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Posts Tagged ‘Ada Limón’

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My feelings are all over the place. Starting the day later because I can sleep longer wakes me rested, ready. A walk outside on a perfect spring morning energizes. But then the weight of all that is different, all that is not happening, not normal comes with cleaning out a classroom or picking up items at the store or watching the news.

Poetry helps me cope. In my email inbox, on my Instagram feed, or on the bedside table, I can find a poem that soothes, comforts, or inspires me.

On Twitter this month, a group of us teacher-poets are writing #Poemsof Presence. These poems capture a single moment in time. They honor the present without regard or worry over the future or past. I can find connection and hope in this task. If you are a poem dabbler, join us.

This poem by ADA LIMÓN has come across my path a few times. Today from Gratefulness.org. I love how the title Instructions on Not Giving Up tells me what she wants me to learn from nature. And the poem fills me with a beautiful image.

More than the fuchsia funnels breaking out
of the crabapple tree, more than the neighbor’s
almost obscene display of cherry limbs shoving
their cotton candy-colored blossoms to the slate
sky of Spring rains, it’s the greening of the trees
that really gets to me. 

Ada Limon, read the rest of the poem here.

Milkweed seeds
Release on silken wings
Like the butterflies they nourish.

Margaret Simon, #poemsofpresence

A little lagniappe of beauty in this video of a monarch butterfly swarm.

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See more posts at Two Writing Teachers Slice of Life .

When we returned from our holiday break, I found a poem from Poets.org in my inbox.  I subscribe to Teach this Poem, a weekly lesson plan around a selected poem.  The poem Dead Stars by Ada Limón drew me in, and I felt compelled to teach the lesson. To begin, we looked at pictures of the Orion constellation and made attempts to draw it in our notebooks.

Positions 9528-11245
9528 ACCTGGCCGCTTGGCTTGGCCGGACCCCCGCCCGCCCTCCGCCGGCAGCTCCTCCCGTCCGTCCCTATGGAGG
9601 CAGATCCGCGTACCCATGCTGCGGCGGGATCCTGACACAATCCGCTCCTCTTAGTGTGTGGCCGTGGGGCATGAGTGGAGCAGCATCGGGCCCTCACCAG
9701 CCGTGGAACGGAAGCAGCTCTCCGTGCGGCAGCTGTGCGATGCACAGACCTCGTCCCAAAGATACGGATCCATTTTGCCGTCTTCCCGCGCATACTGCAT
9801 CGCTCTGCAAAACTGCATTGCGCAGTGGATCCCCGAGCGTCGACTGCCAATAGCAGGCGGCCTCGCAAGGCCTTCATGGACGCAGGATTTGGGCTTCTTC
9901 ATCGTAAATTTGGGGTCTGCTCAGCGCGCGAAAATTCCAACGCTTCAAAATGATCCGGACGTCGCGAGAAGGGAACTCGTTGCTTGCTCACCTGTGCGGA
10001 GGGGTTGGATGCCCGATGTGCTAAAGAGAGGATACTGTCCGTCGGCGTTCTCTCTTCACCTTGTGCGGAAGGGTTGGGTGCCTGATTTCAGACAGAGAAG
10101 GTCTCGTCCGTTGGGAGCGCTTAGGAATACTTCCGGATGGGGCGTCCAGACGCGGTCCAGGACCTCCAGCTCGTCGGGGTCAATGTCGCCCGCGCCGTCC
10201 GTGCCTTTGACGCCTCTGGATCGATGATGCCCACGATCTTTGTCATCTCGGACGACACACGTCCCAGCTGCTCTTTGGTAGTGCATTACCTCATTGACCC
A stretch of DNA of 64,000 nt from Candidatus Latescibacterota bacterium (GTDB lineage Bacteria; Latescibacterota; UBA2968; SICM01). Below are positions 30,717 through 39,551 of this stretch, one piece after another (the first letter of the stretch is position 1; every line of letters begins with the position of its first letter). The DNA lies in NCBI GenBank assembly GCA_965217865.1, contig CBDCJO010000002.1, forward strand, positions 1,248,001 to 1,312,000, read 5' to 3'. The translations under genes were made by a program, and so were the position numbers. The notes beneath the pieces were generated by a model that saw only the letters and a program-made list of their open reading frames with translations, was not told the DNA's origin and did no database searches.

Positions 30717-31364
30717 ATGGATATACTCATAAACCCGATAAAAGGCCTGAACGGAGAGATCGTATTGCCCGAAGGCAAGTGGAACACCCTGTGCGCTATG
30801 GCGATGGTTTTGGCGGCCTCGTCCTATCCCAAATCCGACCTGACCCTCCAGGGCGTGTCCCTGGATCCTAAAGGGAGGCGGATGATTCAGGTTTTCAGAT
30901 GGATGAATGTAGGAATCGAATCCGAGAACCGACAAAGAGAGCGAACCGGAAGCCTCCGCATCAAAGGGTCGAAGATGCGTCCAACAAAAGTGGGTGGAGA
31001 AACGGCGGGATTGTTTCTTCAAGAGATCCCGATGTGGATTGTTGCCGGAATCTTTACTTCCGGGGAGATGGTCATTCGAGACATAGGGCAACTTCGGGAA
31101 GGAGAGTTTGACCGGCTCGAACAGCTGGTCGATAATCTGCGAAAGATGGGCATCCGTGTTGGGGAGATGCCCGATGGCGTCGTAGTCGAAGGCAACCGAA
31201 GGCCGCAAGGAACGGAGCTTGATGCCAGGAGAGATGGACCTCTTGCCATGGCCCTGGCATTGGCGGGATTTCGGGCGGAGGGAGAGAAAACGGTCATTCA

Before we read the poem, I talked about how I love poems that take notice of something in nature then go deeper to something more profound.

We find it hard to settle our brains down, and poetry offers us that silence, that quiet space, and allows us to reconnect with ourselves, or with an idea, or with an emotion. (Ada Limón)

When reading a poem with my students, I let them take the lead.  “What do you notice?” “Are there any words you don’t know?” “What do you think the poem is about?”

Each group of students takes the discussion in a different direction.  With my first group, we discussed an interesting metaphor in this line, “I am a hearth of spiders these days: a nest of trying.”  Daniel rephrased the line, “Laying eggs of attempt.” Then we noticed that both hearth and nest are places of caring.

With my second group, theme became the focus.  What is the poet trying to teach us? She wants us to rise above the tide (the hard times) and be alive.  Landon wrote a thematic sentence, “Be alive, reach for the stars, and shine!”

In my third group, stars, constellations, and the fact that we are made of stardust became the topic of discussion.  “But mostly we’re forgetting we’re dead stars too, my mouth is full of dust and I wish to reclaim the rising–” (Ada Limón)

I pulled up an article to read from National Geographic.

Everything we are and everything in the universe and on Earth originated from stardust, and it continually floats through us even today. It directly connects us to the universe, rebuilding our bodies over and again over our lifetimes. (Iris Schrijver)

In response I wrote a septercet, a form created by Jane Yolen with 3 lines of seven syllables each.  The last line is from Ada Limón’s poem “Look, we are not unspectacular things.”

When I work on poetry with my students, I try not to push them to complicated analysis.  There is time for that when they are older.  I hope to expose them to amazing language, to the art and craft of metaphor, and to understand that poetry is always available to them.  Even when they are “rolling their trash bins out.”

A cherita about the stars:

You say look up

Take notice of the stars
Name the one you are

We are the star
dust of many ages
collected as unique thoughts.

(c) Margaret Simon

 

 

 

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